Before the intervention, the consent form, demographic questionnaire (includes age, marital status, and family status) and the self-empowerment questionnaire was filled by both the intervention and control groups. To determine the content of the educational package, the information obtained from the filled questionnaires was carefully reviewed before the intervention. The content of the educational package was designed by an inclusive study on the prevention of osteoporosis. The intervention group received training based on the self-empowerment model (including knowledge, attitude, self-efficacy and life skills) regarding preventing behaviors of osteoporosis. Educational methods included lecture sessions, brainstorming, modeling and distribution of educational package. The training period was two months. The training sessions were weekly, and eight sessions were held in two months. Three months after the training, the self-empowerment questionnaire was filled again by both intervention and control groups. The information obtained from both groups was compared with each other and also with the information obtained before the intervention. At this stage, 71 subjects in the intervention group and 72 in the control group participated in this study. For statistical analyses, the SPSS software version 23 was used for Independent T-test and Chi-square test.

Results

First, the intervention group and the control group were compared regarding demographic variables and background variables by using Chi-square test and Independent T-test. No significant difference was found. The mean age in the intervention group was 20.69 ± 2.24, and in the control group, was 20.29 ± 2.04 (P= 0.26). The number of married people in the intervention and control group was 12 (16.9%) and 10 (13.9%) respectively, and the number of single people, widows, and divorced were 59 (83.1%) and 62 (86.1%) respectively (P= 0.61). In terms of family status, the number of low-income people in the intervention and control group was 62 (87.3%) and 60 (83.3%) respectively, and the number of people who had a high income was 9 (12.7%) and 12
(16 .7%) respectively (P= 0.50).
Intervention and control groups compares before the intervention by using independent T-test. The test showed no significant difference in knowledge (P= 0.80), attitude (P= 0.71), self-efficacy (P= 0.96) and life skills (P= 0.07) between the intervention group and the control group before the intervention.
Table compares the difference in the scores of the constructs of self-empowerment model before and after the intervention in the intervention group and the control group by using independent T-test. The test indicates a significant difference in mean variance of the intervention group compared to mean variance of the control group in knowledge (P< 0.001), attitude (P< 0.001) and self-efficacy (P= 0.006). The difference in mean variance of the intervention group compared to the mean variance of the control group was not significant in life skills (P= 0.23).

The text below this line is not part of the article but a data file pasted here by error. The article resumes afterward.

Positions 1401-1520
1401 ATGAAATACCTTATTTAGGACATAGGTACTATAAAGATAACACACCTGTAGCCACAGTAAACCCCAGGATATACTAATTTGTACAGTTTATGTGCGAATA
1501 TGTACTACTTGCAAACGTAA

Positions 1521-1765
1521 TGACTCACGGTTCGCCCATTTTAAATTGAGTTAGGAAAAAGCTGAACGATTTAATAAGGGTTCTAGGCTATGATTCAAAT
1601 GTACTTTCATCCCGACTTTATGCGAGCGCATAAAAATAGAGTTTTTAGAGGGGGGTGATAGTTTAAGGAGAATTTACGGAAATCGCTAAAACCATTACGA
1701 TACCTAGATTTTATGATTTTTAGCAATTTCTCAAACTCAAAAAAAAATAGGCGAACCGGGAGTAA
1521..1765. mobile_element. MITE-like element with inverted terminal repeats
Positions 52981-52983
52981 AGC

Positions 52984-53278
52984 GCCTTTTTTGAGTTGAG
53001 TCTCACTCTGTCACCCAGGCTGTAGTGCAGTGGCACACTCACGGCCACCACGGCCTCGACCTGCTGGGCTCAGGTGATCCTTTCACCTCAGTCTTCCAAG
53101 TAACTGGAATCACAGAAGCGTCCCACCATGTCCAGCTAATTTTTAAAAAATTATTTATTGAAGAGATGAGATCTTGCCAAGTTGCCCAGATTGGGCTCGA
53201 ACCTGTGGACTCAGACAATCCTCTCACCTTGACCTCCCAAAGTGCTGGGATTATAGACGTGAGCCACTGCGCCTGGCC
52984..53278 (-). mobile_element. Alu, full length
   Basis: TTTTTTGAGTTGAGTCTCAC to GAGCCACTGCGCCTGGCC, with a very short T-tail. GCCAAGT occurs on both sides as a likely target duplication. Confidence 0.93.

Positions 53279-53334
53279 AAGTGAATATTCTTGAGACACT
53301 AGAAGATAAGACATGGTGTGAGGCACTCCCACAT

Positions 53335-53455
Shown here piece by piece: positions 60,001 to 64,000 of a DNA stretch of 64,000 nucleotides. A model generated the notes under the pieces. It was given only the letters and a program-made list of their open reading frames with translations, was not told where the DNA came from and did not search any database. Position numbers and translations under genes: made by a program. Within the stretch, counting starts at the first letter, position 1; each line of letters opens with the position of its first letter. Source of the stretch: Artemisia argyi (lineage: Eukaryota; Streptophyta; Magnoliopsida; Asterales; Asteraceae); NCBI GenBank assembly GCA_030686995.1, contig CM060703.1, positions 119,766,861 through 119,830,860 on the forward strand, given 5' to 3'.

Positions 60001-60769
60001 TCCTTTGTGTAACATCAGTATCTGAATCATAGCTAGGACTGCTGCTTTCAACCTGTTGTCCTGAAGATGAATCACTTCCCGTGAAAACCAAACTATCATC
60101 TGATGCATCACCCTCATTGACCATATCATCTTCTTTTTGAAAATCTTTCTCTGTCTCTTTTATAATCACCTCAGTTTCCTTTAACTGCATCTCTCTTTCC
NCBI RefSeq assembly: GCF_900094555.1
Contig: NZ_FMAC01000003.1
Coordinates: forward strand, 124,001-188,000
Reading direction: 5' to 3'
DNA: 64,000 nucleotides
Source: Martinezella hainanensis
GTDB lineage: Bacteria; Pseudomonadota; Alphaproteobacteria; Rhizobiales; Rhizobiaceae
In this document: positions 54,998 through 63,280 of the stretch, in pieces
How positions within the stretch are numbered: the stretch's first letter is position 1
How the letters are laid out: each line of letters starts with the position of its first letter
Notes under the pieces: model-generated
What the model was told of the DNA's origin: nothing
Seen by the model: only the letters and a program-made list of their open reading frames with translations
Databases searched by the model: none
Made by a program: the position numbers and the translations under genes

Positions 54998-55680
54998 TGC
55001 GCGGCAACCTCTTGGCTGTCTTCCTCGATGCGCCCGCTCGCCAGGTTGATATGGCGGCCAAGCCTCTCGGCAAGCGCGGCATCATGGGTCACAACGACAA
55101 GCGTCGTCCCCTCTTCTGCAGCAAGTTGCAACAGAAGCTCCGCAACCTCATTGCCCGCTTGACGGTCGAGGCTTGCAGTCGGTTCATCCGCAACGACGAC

Table 1. The comparison of the difference in scores of constructs of self-empowerment model in intervention and control groups before and after the intervention (independent T-test)
P (Mean ± SD) Group Construct
<0.001 4.75 ± 2.47 Intervention Knowledge
0.35 ± 2.54 Control
<0.001 3.48 ± 3.09 Intervention Attitude
-0.38 ± 4.67 Control
0.006 1.55 ± 4.46 Intervention Self-efficacy
-0.96 ± 6.06 Control
0.23 0.87 ± 2.94 Intervention Life skills
0.18 ± 3.94 Control

Discussion

This study was conducted to evaluate the effect of the educational intervention based on self-empowerment model on the promotion of female students in preventing osteoporosis. The results generally showed an improvement in powers of the intervention group for osteoporosis prevention after the educational intervention. The results obtained for knowledge indicated the effect of the training program in increasing the awareness of people who received intervention compared to the control group for the prevention of osteoporosis. The mean of the variance in knowledge scores in the intervention group was significantly different from that of the control group. Sarter and Sabin found that the reduced gap between knowledge and practice significantly improved the osteoporosis risk assessment diagram by recommendations
for calcium and vitamin D six months
after educational intervention (26). Kamjoo et al. evaluated the effect of osteoporosis prevention training on knowledge of female high school students living in Bandar Abbas. They showed that training sessions and sports significantly increased the mean knowledge of the subjects compared to the controls (27). Sanaei Nasab et al. determined the effect of educational intervention by using the health belief model on awareness, perceptions, and self-efficacy of female high school students living in Tehran. They showed that educational intervention increased awareness on the prevention of osteoporosis (28). As we have seen, various studies confirm the low level of community awareness of osteoporosis. Therefore, the implementation of appropriate empowerment training programs will be very effective in promoting information and awareness of individuals.
The results obtained from attitude indicated the effect of the training program in improving the attitude of people who received intervention compared to the control group for the prevention of osteoporosis. Noordeen et al. evaluated osteoporosis awareness and health beliefs of students aged 16-18 years who lived in Malé, Maldives. They showed that 71% of participants